Collecting Coronavirus Stories

Librarians and archivists around the country ask patrons to document history in the making

November 2, 2020

Patrons at Palos Verdes Library District in Rolling Hills Estates, California, submitted photos that include images of daily jokes, Zoom meeting signs, protests, and jigsaw puzzles. Photos: Palos Verdes Library District in Rolling Hills Estates, California
Patrons at Palos Verdes Library District in Rolling Hills Estates, California, submitted photos that include images of daily jokes, Zoom meeting signs, protests, and jigsaw puzzles. Photos: Palos Verdes Library District in Rolling Hills Estates, California

The Palos Verdes Library District (PVLD) coronavirus archiving project started with a cat.

Monique Sugimoto, archivist and local history librarian at Peninsula Center Library, a branch of PVLD in Rolling Hills Estates, California, was quarantined at home in March like the rest of her staff and patrons when she sent a photo of her feline home office companion to her team and asked them to share their own remote workspaces. The responses, which included an image of a colleague’s dog refusing to relinquish a work chair, made Sugimoto realize she could prompt the whole community to capture a snapshot of life in the time of coronavirus.

“I realized how upside-down our world had changed,” she says. She sent a request through the library’s channels inviting the library community to share their COVID-19 stories and images, saying, “Your contributions will help build a resource of primary documentation so future generations can understand the history we are now living.”

Sugimoto’s library is one of many asking its community members to contribute to local coronavirus archives. Some, like PVLD, were inspired by the way their community had been affected by prior global events. In 2016, Sugimoto began gathering history and records from the area’s aging population—many of whom had lived through World War II—for a collection called Your Story Is the Peninsula’s Story (YSPS), which shares a home in PVLD’s digital repository with the Coronavirus Pandemic 2020 Collection. “We have all these seniors who are aging and passing away.

They’re taking all their knowledge with them; the history they have of the [Palos Verdes] Peninsula is evaporating with them,” she says. In a letter translated into Chinese, Farsi, Japanese, and Korean, she asked community members to bring in any documentations of change within the area over the decades since developers arrived in the 1920s.

Lisa Cohn, special collections librarian at Bloomfield (N.J.) Public Library (BPL), says that the World War II section of its collection includes well-kept records of the contributions community members made to support the military overseas. “It looked like a librarian had put out a call for people to say what their organizations did to help the war effort,” Cohn says. She thought, “let’s do the same thing to collect COVID-19 stories.”

Soliciting history

BPL’s COVID-19 Archive Project invites patrons to share documents, handwritten journals, social media handles, photographs, audio/video recordings, drawings, and poetry. In some cases, the call for documents has opened a discussion of what counts as history.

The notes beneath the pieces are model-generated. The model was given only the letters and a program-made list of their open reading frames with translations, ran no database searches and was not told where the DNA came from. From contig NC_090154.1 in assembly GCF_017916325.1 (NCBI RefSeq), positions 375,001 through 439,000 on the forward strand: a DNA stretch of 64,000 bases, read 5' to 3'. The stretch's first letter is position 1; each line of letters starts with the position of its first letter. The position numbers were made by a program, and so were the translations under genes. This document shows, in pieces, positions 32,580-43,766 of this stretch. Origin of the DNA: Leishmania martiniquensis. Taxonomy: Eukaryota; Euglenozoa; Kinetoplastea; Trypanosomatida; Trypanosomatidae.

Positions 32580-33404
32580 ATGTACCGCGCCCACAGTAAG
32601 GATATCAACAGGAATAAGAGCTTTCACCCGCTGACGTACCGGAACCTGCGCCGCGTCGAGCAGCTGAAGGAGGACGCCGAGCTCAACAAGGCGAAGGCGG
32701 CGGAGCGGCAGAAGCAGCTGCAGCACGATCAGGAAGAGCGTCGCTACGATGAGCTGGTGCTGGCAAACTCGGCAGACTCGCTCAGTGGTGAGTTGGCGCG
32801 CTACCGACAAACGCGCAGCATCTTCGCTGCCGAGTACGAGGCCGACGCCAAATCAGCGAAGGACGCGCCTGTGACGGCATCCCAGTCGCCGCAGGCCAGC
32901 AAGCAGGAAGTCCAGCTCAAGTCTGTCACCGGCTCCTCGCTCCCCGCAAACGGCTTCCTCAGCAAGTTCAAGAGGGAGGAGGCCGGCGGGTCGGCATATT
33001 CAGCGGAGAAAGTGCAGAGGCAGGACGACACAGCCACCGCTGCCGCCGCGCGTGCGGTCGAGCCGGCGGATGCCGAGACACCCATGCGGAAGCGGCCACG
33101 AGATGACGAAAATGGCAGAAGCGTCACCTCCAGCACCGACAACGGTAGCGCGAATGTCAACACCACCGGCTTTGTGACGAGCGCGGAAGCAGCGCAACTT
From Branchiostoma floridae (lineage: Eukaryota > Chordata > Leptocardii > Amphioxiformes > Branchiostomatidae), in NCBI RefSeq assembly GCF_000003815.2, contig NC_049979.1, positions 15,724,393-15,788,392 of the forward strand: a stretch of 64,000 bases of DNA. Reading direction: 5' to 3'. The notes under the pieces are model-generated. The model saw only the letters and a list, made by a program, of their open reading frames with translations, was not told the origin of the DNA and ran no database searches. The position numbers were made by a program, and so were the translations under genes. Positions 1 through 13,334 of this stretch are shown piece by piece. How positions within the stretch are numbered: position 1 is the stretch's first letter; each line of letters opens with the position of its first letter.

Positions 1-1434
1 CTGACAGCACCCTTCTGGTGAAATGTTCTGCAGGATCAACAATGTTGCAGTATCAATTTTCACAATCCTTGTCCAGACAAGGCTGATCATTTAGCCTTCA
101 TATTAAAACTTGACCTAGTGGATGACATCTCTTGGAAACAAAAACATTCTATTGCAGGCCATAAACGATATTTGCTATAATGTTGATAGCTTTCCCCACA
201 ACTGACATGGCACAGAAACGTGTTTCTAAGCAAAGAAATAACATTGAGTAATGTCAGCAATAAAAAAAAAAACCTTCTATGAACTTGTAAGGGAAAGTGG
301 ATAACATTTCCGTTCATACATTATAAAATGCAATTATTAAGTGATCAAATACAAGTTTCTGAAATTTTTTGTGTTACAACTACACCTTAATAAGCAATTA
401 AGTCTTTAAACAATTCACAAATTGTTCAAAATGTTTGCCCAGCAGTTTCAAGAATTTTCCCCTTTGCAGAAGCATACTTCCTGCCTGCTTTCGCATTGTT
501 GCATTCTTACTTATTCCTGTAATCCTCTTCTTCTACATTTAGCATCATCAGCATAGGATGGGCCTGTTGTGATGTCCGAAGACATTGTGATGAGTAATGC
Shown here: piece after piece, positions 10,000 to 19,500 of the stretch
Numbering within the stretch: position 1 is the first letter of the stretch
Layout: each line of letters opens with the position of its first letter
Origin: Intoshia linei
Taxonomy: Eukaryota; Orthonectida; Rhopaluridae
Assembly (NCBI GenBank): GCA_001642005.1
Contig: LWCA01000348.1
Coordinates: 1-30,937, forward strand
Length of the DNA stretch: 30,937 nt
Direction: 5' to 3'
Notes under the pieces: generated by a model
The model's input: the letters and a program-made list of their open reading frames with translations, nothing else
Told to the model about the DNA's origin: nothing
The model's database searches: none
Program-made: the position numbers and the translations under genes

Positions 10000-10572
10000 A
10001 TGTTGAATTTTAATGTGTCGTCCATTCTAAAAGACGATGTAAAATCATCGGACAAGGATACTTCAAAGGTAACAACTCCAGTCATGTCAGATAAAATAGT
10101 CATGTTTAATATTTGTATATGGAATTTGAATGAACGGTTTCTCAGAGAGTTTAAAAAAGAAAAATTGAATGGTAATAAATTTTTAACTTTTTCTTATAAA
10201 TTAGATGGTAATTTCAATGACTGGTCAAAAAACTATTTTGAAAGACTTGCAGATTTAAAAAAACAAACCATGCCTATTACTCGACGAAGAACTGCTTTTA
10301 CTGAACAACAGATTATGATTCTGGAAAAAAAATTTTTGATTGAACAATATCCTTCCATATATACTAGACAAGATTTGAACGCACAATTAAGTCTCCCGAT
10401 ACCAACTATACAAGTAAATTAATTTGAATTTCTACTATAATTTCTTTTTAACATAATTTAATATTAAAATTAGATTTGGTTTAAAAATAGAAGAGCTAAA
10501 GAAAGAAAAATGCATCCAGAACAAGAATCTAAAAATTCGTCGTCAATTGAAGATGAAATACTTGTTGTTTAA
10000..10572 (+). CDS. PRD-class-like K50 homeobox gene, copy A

“It’s a tricky thing, because a lot of people don’t think their knowledge or experiences or history are important,” says Sugimoto. “It’s not just the history textbooks. It’s their interactions that build the community. The idea of what is historical is not that well understood.”

Mark Shelstad, coordinator of digital and archive services at Colorado State University (CSU) Libraries in Fort Collins, wanted to capture the campus experience broadly by launching a project encouraging students, staff, and faculty to document their personal experiences during the coronavirus outbreak and contribute them to the university archives.

Shelstad started by documenting the real-time changes reflected in university communications. “Obviously first was capturing the university’s website and all these changes and updates that came about before spring break,” he says. “Then we wanted to see if we could get individual contributions from the campus community.”

He asked students to write about what it was like to miss spring break, go home, have to quit a job, or move in with parents. “We were also interested in how this affected them personally in terms of finances as well as studying in online courses for the semester.” One of his favorite submissions came from a student photographer who documented another student working as a nurse, capturing the time and precautions she had to take to avoid getting coronavirus.

Marietta Carr, librarian at Grems-Doolittle Library and Archives, part of the Schenectady County (N.Y.) Historical Society, included prompts for its COVID-19 collection project: Who did you talk to today? What did you talk about? How did you feel during and after the conversation? What new piece of information did you learn today? How do you think you will use this information? Where did this information come from? Why do you trust the source of this information?

Carr says sites like History Colorado and A Journal of the Plague Year gave her “ideas for specific questions that might prompt answers rather than just a ‘Hey, we’re collecting!’” Like Sugimoto, she encountered patrons who didn’t think their lives were interesting enough to merit a journal. “One of the things I suggested when people talked to me about those concerns was, ‘Are you talking to your family more often? Could you keep a record of what kind of conversations you’re having? You might feel like you’re not doing much and not anything worth recording, but those conversations can be valuable information,’” Carr says. Thanks to widespread electronic communication, she says, there’s little physical record of our everyday lives unless people make a point of collecting and sharing it.